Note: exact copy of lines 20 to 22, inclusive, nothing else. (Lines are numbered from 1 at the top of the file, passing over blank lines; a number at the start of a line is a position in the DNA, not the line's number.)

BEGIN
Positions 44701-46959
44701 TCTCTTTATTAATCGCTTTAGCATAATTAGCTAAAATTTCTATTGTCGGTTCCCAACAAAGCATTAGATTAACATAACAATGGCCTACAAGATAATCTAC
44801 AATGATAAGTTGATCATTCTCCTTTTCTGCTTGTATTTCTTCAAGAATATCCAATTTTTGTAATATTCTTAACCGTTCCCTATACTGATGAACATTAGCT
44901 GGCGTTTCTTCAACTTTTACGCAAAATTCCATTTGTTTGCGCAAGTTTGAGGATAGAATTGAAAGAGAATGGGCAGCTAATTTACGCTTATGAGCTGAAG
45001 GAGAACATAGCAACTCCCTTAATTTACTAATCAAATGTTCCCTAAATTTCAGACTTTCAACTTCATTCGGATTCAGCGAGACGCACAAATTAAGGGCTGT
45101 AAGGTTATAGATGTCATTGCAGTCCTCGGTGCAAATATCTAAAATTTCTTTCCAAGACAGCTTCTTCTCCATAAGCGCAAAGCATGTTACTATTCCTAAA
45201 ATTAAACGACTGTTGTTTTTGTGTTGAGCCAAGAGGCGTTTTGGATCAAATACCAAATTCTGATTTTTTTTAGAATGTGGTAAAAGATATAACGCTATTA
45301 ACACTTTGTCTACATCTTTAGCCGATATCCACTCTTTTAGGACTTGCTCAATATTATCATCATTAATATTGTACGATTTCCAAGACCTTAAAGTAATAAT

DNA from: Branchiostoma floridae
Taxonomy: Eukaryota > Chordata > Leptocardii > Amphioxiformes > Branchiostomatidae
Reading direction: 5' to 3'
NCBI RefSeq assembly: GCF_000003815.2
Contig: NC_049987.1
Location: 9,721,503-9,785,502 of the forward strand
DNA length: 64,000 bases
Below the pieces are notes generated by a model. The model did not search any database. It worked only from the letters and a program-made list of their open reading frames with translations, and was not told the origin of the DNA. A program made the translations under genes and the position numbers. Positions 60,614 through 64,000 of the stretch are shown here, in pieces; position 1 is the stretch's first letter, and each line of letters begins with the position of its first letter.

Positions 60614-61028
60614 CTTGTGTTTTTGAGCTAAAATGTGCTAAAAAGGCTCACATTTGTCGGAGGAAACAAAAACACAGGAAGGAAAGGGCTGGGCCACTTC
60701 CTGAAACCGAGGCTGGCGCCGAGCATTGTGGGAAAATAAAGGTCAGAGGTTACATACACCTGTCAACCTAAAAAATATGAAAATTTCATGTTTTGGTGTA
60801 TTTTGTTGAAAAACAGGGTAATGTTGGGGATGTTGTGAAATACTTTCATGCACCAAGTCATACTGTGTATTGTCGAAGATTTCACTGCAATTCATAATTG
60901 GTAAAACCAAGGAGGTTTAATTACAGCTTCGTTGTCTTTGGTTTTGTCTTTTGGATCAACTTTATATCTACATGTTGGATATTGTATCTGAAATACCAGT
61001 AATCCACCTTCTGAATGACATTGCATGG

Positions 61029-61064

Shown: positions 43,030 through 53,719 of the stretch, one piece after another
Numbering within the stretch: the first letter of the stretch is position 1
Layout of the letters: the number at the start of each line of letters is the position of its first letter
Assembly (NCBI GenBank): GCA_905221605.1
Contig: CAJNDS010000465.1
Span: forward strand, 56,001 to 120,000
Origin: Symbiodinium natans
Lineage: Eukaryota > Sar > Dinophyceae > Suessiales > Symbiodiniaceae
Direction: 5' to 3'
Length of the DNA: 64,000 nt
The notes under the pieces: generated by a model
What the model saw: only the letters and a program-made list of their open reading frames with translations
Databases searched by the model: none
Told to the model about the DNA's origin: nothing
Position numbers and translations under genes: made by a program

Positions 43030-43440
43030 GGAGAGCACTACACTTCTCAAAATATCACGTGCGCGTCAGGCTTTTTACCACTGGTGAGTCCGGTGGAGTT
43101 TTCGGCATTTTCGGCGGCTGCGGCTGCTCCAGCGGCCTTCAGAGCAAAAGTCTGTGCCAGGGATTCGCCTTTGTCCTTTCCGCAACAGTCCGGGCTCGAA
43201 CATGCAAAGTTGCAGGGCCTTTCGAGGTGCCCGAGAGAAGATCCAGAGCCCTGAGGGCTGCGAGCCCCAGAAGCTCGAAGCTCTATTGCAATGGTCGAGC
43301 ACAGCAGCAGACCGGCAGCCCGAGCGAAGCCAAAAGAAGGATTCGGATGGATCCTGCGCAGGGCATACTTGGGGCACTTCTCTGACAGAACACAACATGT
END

60801 TTTTGTTGAAAAACAGGGTAATGTTGGGGATGTTGTGAAATACTTTCATGCACCAAGTCATACTGTGTATTGTCGAAGATTTCACTGCAATTCATAATTG
60901 GTAAAACCAAGGAGGTTTAATTACAGCTTCGTTGTCTTTGGTTTTGTCTTTTGGATCAACTTTATATCTACATGTTGGATATTGTATCTGAAATACCAGT
61001 AATCCACCTTCTGAATGACATTGCATGG